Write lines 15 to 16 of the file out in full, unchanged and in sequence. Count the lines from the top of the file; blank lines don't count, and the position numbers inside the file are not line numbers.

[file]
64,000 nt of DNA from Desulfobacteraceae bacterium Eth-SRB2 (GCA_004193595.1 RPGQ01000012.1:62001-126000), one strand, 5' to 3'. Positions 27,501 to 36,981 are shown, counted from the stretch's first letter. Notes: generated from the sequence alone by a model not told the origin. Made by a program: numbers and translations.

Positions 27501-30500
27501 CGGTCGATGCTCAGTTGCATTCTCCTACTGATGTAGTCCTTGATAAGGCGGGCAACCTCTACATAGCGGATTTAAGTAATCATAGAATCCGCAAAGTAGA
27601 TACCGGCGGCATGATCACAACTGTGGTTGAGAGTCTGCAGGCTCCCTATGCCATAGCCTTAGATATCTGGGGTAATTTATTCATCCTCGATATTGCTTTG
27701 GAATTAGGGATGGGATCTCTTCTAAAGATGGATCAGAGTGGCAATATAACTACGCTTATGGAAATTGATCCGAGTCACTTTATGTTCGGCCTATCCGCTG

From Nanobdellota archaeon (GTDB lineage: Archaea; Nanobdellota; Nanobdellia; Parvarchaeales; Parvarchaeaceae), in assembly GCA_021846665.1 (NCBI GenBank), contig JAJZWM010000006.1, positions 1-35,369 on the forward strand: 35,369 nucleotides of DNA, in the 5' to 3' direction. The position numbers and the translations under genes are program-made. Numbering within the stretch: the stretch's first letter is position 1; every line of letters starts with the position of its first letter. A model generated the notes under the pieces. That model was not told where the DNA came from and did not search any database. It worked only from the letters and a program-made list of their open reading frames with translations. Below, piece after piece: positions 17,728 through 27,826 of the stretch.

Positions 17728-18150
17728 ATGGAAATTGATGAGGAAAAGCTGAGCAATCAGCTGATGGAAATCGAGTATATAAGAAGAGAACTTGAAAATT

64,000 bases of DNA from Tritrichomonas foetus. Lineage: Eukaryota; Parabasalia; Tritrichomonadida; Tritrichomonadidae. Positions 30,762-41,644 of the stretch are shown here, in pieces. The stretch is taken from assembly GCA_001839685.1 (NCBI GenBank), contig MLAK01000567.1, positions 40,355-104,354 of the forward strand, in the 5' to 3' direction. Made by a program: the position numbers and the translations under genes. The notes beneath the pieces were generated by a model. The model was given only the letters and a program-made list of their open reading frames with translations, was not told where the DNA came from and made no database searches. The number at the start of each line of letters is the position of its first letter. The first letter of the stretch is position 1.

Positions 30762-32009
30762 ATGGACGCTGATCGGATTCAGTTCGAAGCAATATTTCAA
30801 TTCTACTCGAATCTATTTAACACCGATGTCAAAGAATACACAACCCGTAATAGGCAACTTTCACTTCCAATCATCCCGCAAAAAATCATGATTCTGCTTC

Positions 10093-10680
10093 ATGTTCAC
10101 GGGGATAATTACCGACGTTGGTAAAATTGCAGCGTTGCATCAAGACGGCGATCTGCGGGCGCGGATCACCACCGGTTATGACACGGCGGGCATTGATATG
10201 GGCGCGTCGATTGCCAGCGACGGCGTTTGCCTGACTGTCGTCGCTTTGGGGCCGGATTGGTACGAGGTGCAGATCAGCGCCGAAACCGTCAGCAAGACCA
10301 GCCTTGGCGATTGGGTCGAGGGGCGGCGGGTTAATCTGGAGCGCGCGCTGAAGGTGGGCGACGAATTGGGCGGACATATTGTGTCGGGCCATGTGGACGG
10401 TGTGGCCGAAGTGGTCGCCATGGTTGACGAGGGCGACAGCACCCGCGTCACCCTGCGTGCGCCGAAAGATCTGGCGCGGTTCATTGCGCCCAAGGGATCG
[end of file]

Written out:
10101 GGGGATAATTACCGACGTTGGTAAAATTGCAGCGTTGCATCAAGACGGCGATCTGCGGGCGCGGATCACCACCGGTTATGACACGGCGGGCATTGATATG
10201 GGCGCGTCGATTGCCAGCGACGGCGTTTGCCTGACTGTCGTCGCTTTGGGGCCGGATTGGTACGAGGTGCAGATCAGCGCCGAAACCGTCAGCAAGACCA